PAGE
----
The informal sector’s contribution to the economic wellbeing of people in Timor-Leste
Permanent link to Research Commons versionhttps://hdl.handle.net/10289/14849
It is widely believed that the informal sector is growing in the modern global economy. When studying who occupies this informal sector and the nature of their business, the universal tendency is to describe the informal sector as made up of low-income producers and having opportunities for disadvantaged and low-quality sectors to run their businesses. The informal sector business has long been seen as marginalized groups working as subordinates because of economic needs and as a last resort. This thesis empirically analyses the features and characteristics of the informal sector in Timor-Leste and is made up of three connected studies. In the first study, in Chapter 2, the factors associated with being an informal sector work were identified. The results show that women rather than men dominate the informal sector. Moreover, there is a gender dimension in informal sector economic activities. Women are more interested in small trading activities, such as retail kiosks and weaving, that are attached to homes. Men mostly perform economic activities, such as mining and construction, outside the home. The informal sector is also dominated by uneducated people. The high level of involvement of illiterate people in the informal sector creates the potential for negative consequences. The second study, in Chapter 3, investigated the relationship between informal sector work and the income security, food security, and self-reported health. The only statistically significant relationship was with income security, where informal sector work was associated with lower income security. The relationships between informal sector work and food security and health were not statistically significant. The importance of improving income security among informal sector workers was clear. The third study, in Chapter 4, qualitatively investigated factors preventing informal sector development from the informal sector workers’ perspective. The thematic analysis demonstrated that most of the less educated informal sector actors do not have the expertise and knowledge to manage the minimal resources they have. This limited knowledge prevents them from gaining access to initial capital, markets, and other resources. Another factor is the lack of knowledge in managing capital. Most informal sector workers were unable to adequately manage their capital cash flow. The lack of skill in handling capital is a severe issue for developing their business. In addition, the unavailability of basic infrastructure further hindered the development of the informal sector. This thesis assesses contributions to the informal sector in which most people play a role in job creation, income generation, livelihood improvement, and living standards despite it still being far from their expectations. Overall, the findings of empirical research in this thesis clarifies issues related to the informal sector. The policy implications of this work include providing a supportive environment by simplifying business-related regulations and procedures, and ensuring that there is easier access to credit. A supportive business environment will stimulate new entrepreneurs to start businesses, and thus provide job opportunities, not only for themselves but for other people as well. Also, the finding of this thesis indicated that women and the uneducated are more likely to engage in informal sector work. Hence, policies could usefully be targeted at supporting women and uneducated people. In turn, their businesses will develop as a form of supporting the household and national economy.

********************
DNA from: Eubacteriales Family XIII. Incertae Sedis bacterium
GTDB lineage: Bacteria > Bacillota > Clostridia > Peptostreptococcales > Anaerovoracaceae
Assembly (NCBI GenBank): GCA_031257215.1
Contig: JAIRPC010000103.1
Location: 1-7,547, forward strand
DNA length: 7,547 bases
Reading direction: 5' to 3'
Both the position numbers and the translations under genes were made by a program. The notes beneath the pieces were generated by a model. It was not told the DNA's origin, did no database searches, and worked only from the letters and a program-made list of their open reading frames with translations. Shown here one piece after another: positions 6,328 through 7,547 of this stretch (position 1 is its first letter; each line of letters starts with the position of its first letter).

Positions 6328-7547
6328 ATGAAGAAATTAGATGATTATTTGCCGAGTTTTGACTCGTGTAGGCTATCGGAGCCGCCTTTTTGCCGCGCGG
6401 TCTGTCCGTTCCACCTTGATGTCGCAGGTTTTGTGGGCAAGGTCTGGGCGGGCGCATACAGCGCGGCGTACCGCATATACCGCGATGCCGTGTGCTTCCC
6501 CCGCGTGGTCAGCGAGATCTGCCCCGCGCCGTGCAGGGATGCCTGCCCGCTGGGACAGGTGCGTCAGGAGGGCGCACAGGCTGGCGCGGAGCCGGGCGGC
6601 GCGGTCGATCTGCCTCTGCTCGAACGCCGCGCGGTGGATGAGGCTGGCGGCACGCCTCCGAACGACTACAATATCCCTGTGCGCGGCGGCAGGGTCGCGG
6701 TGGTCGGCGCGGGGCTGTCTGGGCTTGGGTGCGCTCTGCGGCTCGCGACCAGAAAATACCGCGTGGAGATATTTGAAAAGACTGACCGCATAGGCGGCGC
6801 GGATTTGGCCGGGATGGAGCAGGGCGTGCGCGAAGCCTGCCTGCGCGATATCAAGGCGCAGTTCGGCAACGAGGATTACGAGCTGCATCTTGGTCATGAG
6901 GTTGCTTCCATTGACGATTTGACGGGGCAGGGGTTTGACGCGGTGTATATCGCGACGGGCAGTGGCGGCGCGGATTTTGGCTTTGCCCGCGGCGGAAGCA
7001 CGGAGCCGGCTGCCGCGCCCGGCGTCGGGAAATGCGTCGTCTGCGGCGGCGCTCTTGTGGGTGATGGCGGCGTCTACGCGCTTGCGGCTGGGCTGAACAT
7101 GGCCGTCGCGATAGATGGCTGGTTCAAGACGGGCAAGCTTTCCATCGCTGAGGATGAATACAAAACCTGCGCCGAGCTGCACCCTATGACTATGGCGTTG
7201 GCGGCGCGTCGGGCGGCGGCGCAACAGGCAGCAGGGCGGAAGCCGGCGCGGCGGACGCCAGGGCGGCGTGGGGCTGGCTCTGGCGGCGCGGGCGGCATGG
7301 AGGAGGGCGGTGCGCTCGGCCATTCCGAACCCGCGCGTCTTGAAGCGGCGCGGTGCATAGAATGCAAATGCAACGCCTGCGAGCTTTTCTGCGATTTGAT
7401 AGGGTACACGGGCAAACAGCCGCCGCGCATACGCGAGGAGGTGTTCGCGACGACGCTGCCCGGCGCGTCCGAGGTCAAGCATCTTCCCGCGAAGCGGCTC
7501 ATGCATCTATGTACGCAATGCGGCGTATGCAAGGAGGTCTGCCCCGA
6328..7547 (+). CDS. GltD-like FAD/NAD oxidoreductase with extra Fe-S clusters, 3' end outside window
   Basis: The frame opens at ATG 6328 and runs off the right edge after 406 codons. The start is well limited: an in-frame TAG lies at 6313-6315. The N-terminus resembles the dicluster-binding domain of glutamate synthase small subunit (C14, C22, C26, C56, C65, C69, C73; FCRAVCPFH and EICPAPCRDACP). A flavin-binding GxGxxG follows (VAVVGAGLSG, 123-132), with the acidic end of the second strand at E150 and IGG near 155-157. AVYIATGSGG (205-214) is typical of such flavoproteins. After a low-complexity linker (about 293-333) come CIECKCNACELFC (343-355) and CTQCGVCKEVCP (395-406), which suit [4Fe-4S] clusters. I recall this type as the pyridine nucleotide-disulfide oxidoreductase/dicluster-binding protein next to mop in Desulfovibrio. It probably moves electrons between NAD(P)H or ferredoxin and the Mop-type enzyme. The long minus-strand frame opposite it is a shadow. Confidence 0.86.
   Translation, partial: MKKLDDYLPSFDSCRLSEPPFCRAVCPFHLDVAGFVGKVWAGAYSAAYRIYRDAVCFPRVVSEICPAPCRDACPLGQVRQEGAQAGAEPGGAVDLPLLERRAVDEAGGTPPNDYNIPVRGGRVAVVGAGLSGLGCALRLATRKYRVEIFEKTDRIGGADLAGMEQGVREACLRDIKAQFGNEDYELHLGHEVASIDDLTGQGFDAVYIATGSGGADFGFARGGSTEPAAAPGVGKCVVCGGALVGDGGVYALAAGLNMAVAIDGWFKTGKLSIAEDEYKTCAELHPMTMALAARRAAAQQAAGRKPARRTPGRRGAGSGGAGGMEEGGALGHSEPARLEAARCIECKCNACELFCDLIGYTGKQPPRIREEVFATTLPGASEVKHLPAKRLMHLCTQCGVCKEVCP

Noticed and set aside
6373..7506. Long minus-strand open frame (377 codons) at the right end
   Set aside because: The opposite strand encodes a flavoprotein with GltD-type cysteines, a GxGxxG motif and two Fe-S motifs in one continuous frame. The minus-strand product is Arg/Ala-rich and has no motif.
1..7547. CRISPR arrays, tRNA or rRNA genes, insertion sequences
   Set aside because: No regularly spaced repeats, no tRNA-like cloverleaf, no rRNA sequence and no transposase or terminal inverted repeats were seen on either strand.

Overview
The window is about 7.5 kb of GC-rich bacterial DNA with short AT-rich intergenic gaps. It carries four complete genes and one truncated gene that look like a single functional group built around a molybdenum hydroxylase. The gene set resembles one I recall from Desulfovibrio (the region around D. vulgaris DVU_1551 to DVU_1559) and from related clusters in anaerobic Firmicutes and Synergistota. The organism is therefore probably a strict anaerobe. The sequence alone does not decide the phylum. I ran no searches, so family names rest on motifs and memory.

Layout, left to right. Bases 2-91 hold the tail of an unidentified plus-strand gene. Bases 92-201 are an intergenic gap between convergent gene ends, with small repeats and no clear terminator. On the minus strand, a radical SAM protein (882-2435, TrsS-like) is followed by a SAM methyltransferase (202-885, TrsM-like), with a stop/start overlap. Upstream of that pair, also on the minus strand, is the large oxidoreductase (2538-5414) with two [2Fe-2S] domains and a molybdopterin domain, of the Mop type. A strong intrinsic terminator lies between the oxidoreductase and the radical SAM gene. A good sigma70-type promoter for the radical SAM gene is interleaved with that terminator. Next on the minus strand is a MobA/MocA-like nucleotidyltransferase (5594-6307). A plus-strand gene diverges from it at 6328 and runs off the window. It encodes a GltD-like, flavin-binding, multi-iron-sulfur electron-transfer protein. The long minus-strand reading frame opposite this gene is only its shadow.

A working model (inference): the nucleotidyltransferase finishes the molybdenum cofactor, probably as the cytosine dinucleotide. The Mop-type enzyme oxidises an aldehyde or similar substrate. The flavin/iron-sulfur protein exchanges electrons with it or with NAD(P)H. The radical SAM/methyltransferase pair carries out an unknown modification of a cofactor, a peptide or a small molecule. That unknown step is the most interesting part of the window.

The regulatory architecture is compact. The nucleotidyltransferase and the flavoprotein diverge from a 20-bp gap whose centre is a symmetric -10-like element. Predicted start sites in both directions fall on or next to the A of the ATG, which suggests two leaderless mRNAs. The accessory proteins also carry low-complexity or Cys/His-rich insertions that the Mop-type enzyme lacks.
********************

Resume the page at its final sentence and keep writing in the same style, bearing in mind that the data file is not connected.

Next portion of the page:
The University of Waikato
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